The Massachusetts company that the White House once said “is hoping to hire 90 to 100 people” thanks to stimulus money has $485.6 million in debt. Evergreen closed a factory in March, reports the Boston Herald, and cut 800 jobs. A Michigan plant is to be shut down, as well, causing the loss of even more jobs.
Evergreen isn’t the only supposed conservation company that can’t make it even when fronted with piles of taxpayer money. Green Vehicles of Salinas, Calif., which has burned through more than $500,000 in money “invested” by the city, folded last month without having produced anything of significance. The company promised it would employ about 70 and pay back Salinas taxpayers with $700,000 a year in city taxes.
Farther north in Seattle, stimulus funds are also being wasted. A $20 million federal grant for home weatherization has, according to KOMO news, retrofitted only three houses and created 14 jobs in more than a year.
It looks like the Right and Left agree: green-jobs stimulus is a waste of money and time. It’s time to get government out of the social-engineering business. Not only does it cost us a fortune, it just flat-out doesn’t work.
Meanwhile, via Allahpundit and the headlines, it looks like all the taxpayer subsidies for the Chevy Volt are paying off just as well as the rest of the green-jobs stimulus efforts from the Obama administration:
Introduced last December, Volt is one of the first new vehicles to test the potential market for electric propulsion. It has been going head-to-head with Nissan’s pure battery-electric LEAF. Sales of the two vehicles have been marginal, at best, though the makers insist that has more to do with limited supply than buyer demand.
Through the end of July, Chevy has sold about 3,200 of the plug-in hybrids compared to 4,500 Nissan Leafs. But both makers have begun ramping up production, General Motors forecasting sales of around 16,000 for the year as a whole – including a small number of Volt clone Opel Amperas targeted at markets abroad.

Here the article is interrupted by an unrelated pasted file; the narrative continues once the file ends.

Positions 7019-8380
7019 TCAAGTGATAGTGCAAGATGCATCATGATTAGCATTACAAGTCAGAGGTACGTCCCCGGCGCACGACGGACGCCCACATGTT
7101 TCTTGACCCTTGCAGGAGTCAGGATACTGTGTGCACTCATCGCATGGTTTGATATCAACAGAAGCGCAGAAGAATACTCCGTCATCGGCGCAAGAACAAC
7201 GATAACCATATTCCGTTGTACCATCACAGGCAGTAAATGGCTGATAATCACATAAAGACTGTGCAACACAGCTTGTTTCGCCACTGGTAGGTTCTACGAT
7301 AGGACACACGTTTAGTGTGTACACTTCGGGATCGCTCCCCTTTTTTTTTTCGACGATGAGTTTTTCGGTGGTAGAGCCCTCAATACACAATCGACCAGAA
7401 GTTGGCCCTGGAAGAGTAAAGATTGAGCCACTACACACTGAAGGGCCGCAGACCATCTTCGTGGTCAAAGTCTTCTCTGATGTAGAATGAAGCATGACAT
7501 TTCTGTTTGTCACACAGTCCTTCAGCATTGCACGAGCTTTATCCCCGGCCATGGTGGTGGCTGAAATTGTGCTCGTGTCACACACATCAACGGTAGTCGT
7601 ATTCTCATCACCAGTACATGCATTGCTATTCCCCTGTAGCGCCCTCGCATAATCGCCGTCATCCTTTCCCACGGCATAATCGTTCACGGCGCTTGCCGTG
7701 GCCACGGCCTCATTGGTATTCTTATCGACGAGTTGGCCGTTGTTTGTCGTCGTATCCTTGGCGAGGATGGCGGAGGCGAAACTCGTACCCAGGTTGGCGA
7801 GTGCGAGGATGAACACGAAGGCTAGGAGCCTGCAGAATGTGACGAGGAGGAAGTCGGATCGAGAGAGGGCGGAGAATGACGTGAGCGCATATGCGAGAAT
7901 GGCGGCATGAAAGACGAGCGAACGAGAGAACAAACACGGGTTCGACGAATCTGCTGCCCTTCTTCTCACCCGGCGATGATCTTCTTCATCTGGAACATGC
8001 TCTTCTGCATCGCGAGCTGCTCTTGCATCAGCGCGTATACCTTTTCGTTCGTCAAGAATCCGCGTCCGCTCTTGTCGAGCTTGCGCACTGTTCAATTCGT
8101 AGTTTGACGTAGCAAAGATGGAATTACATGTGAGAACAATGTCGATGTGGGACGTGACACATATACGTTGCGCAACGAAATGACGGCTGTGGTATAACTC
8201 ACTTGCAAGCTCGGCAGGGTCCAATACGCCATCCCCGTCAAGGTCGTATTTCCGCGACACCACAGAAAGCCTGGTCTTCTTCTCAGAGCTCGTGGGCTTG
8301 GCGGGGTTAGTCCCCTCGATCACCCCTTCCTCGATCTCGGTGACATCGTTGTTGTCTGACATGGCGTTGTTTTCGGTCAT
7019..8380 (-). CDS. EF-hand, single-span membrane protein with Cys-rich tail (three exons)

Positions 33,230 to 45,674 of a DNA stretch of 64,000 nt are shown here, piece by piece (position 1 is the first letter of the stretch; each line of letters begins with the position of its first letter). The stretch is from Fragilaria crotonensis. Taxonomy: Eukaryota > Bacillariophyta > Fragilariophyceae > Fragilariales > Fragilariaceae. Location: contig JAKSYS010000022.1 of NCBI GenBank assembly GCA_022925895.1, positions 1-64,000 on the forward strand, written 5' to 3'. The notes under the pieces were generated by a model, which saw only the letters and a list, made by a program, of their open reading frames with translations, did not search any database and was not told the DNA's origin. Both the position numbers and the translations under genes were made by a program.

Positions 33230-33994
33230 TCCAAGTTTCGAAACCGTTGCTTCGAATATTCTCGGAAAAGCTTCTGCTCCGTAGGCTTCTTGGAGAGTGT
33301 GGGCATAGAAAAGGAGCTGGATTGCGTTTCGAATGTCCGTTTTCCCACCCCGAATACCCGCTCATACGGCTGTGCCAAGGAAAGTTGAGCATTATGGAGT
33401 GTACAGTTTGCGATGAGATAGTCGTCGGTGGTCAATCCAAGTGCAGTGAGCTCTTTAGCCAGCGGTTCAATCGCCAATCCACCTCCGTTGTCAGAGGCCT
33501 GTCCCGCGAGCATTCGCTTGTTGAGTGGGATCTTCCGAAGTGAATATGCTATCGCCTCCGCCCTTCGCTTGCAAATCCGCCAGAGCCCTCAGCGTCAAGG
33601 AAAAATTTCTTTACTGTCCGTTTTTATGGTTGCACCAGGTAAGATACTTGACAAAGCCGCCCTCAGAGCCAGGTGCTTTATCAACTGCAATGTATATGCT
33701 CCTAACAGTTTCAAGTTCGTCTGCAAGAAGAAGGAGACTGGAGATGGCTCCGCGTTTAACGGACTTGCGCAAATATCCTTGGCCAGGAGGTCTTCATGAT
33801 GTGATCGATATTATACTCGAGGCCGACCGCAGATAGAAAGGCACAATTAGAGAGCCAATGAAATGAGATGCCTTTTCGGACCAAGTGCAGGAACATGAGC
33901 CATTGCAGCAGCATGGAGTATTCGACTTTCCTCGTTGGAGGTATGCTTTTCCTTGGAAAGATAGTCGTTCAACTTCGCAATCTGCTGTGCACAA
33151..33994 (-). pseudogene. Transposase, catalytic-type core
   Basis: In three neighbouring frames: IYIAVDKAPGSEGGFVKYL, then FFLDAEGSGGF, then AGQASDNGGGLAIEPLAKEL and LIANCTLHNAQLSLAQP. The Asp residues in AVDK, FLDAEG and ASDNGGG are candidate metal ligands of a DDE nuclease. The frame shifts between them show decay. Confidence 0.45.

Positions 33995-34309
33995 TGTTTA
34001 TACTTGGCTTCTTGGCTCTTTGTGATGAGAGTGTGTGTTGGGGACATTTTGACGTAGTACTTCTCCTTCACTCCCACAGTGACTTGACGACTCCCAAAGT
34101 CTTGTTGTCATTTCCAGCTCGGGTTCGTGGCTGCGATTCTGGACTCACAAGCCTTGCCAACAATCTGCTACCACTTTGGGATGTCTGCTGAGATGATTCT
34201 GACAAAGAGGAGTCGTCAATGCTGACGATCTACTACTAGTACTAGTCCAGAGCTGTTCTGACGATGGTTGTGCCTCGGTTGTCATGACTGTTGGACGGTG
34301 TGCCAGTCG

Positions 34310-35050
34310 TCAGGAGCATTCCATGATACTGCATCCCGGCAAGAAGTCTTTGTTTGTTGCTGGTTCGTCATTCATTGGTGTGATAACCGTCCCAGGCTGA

But a new study by CNW marketing raises a red flag, finding that the potential buyers GM is most counting on are rapidly losing interest in the Volt. In March, 21% of so-called Early Adapters said they were “very likely” to consider buying a Volt, while 38.1% said they were “likely” to do the same. That slipped to 14.6% saying “very likely” in July, and 31.1% “likely.” Among EV Enthusiasts, reports the CNW study, the number of those likely or very likely to consider Volt fell from a combined 71% to 51% during the same four-month period. …
The big problem is the plug-in’s price, CNW data indicate. When first introduced, the Volt carried a $41,000 sticker, though it qualified for a $7,500 federal tax credit. For 2012, the Chevy will drop to $39,995, a $1,005 cut, though it is still thousands more than the Leaf – and nearly double the price of a base Chevrolet Cruze compact, which shares the same underpinnings as Volt.
I have no problem with the private sector taking a flyer on new technology. I have a big problem with taxpayer funding to indemnify them against the very obvious risks of producing a vehicle at twice the cost and half the real value of its competition. Time to pull the plug on taxpayer support for the Volt, especially since the only people who will claim the tax credit will be those who would have bought the car anyway.